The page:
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Lydia’s Story

Henriette Picard rubbed her eyes and pulled the thin blanket around her small shoulders.

“Henriette, wake up!”

“Maman?” The little girl mumbled through the fog of sleep. She smelled the fire burning in the hearth and relaxed a moment listening to its crackling. For a moment Henriette thought it was morning, until she remembered that they slept by day and traveled by night. Her entire world had been turned upside down.

“Non, ma cherie. It’s Lydia. Wake up and eat. We must go soon. Tomorrow you will be safe and we can all rest.”

She sat up and a shiver passed through her slight body. With her fingertips she touched her ribs beneath her blue wool sweater, knitted by her mother in the last weeks before her departure, and which was still not enough to keep her warm. There had not been much to eat these last few months since the Germans arrived in France. Maman and Papa had grown thin as well, but from worry as well as lack of food. At ten years old, Henriette noted the new lines on their faces and their rare, sad smiles, and knew that that they feared the future. Many Jews had already been sent east, to German work camps. They thought they might be safe in St. Etienne, a small town near the coast of the Bay of Biscay. But the Vichy government seemed out to prove that they were as ruthless as the Germans, and the net was closing in.

Now Henriette and two other children from the village were on their way to Spain – to safety. She sat up on the narrow bed, pushing back the memory of her farewell to her parents two days ago. She did not understand why they could not leave with her. They had business to take care of, they said, and would follow soon. Her brother was in England, and they would all be together there soon. Henriette had seen the hopelessness in their tired eyes, and wondered if they believed their own words.

gatehouse COVER 2x3 72 dpi

The Gate House

            Nara Blake punched her pillow for the fifth time, kicked off her twisted blankets, and sat up in bed. She had to stop this — this feeling of helplessness. She was not the type of person to continue pining for what she couldn’t have.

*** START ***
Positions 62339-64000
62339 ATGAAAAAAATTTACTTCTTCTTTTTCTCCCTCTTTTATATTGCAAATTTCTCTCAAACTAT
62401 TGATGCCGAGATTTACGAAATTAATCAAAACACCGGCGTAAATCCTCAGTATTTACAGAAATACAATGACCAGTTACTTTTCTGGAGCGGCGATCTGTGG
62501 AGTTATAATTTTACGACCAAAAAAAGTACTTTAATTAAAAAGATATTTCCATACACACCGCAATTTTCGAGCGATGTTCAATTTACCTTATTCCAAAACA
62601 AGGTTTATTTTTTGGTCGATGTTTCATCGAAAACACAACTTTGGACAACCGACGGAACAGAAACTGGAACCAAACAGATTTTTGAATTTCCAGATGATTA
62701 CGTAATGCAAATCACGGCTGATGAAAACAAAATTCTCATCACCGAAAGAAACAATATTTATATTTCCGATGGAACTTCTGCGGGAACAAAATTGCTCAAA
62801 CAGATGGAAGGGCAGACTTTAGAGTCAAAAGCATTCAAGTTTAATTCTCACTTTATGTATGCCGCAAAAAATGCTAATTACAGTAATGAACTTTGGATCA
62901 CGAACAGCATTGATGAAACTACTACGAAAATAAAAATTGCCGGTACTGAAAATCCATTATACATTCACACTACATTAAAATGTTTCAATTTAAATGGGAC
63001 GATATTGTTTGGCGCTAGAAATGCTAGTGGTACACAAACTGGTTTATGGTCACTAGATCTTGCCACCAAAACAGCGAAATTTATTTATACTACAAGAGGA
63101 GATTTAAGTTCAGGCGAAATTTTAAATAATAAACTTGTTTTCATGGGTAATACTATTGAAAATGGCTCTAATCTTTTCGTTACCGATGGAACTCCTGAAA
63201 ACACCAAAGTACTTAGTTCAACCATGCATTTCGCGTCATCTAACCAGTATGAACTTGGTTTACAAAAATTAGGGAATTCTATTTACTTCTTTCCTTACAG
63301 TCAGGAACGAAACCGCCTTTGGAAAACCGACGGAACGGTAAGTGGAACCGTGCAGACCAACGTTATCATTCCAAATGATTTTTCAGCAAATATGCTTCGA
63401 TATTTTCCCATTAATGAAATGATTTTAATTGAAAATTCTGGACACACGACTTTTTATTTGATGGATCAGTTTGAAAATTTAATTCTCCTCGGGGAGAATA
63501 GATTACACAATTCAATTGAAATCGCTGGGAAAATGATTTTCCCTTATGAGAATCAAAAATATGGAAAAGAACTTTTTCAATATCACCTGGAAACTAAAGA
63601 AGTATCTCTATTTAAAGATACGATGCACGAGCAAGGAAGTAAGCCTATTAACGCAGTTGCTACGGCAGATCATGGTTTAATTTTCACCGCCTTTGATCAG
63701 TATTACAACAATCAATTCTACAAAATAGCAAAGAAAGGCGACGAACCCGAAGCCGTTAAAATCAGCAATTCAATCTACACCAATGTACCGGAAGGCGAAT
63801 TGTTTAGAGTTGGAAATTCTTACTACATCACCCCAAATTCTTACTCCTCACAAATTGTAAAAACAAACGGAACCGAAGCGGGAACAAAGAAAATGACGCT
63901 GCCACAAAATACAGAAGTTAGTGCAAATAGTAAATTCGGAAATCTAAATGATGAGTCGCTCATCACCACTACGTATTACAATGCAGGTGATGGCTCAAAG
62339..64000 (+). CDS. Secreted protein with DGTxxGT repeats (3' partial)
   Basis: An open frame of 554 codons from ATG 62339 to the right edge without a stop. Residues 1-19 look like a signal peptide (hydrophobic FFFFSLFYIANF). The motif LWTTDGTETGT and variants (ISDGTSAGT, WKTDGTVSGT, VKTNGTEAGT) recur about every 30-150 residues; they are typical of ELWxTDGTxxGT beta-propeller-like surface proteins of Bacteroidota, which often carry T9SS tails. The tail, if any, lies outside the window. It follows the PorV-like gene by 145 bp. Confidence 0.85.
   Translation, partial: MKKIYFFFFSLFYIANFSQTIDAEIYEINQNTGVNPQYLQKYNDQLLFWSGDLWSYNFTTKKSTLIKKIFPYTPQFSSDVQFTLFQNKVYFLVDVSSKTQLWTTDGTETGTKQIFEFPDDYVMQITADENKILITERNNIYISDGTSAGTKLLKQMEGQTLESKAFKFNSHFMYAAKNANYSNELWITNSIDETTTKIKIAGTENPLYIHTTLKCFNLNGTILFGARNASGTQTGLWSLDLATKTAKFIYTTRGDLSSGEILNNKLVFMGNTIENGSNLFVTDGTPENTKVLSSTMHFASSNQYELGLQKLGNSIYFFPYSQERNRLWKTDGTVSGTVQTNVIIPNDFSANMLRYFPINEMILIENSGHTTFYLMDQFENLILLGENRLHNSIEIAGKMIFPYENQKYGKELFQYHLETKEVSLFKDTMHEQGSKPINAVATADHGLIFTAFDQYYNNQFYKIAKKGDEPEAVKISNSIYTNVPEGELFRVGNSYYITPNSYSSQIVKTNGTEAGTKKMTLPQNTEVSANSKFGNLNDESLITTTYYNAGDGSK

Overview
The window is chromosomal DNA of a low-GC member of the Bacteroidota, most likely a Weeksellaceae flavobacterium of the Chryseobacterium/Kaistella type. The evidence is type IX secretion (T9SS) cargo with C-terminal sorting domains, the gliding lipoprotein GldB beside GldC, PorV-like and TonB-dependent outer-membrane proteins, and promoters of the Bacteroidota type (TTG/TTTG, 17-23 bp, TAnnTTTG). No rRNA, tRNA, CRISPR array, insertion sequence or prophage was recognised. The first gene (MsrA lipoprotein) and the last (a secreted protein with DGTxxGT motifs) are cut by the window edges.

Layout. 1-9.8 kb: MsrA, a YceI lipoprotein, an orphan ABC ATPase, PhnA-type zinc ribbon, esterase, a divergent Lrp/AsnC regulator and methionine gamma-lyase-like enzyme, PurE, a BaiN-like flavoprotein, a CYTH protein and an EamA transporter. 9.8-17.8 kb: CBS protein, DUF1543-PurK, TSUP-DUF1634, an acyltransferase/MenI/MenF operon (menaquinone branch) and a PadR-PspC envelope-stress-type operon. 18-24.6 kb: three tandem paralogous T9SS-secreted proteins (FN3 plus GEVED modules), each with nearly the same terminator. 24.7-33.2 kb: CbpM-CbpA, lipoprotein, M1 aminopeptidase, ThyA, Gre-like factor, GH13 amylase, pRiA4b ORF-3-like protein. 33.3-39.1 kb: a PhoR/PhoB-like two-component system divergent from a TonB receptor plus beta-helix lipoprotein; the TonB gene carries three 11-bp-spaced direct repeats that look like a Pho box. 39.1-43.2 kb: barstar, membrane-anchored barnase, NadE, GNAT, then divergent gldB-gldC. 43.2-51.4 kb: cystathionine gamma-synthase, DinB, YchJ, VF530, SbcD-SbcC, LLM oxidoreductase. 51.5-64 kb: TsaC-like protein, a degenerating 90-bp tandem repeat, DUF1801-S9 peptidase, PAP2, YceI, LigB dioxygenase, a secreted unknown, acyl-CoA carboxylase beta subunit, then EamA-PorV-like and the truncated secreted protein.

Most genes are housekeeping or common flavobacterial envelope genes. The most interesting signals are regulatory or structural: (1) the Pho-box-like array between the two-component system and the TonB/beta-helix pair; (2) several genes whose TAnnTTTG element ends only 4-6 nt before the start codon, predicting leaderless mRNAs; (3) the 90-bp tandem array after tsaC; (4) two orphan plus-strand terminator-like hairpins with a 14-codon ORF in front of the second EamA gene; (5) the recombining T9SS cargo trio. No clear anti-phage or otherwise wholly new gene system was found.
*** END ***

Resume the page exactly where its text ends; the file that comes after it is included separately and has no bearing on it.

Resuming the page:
The windows in her upstairs bedroom were still dark, but she was wide awake, with the familiar sense of dread and loneliness that had kept her awake so many nights since she and her father, Jack Blake, had moved to England. She shivered in the chilly bedroom. It was only September; she had not expected to feel so cold so soon.

Nara pulled the blankets around her body and allowed herself the luxury of missing the warm tropical nights in St. Clare — and Davis. She hugged herself and thought of the way his strong arms felt wrapped around her body the night before she left St. Clare, his warm breath as he whispered in her ear, the tingling in every fiber of her body as his lips brushed her face, her throat. They were warm and safe, with the sounds of the tropical night and the waves of the Caribbean lulling them to sleep; they planned to marry. They talked endlessly about what they would do when he finished his pediatric residency and established his clinic on the island. Nara would be working with her father, managing his import business, preparing to take over the company sometime in the future when he retired. Eventually they would build a house on the island and have children.

Then everything changed.

The nagging cough that had plagued her father for months turned out to be lung cancer. The doctors in St. Clare recommended treatment in London; it was superior to what they could provide in their small Caribbean hospital. Jack’s sister, Sue, had just purchased a bed and breakfast in Springfield, Lincolnshire, about an hour from the hospital in north London. Sue had been a nurse and would be able to provide proper care for her brother — if Nara would help run the bed and breakfast.

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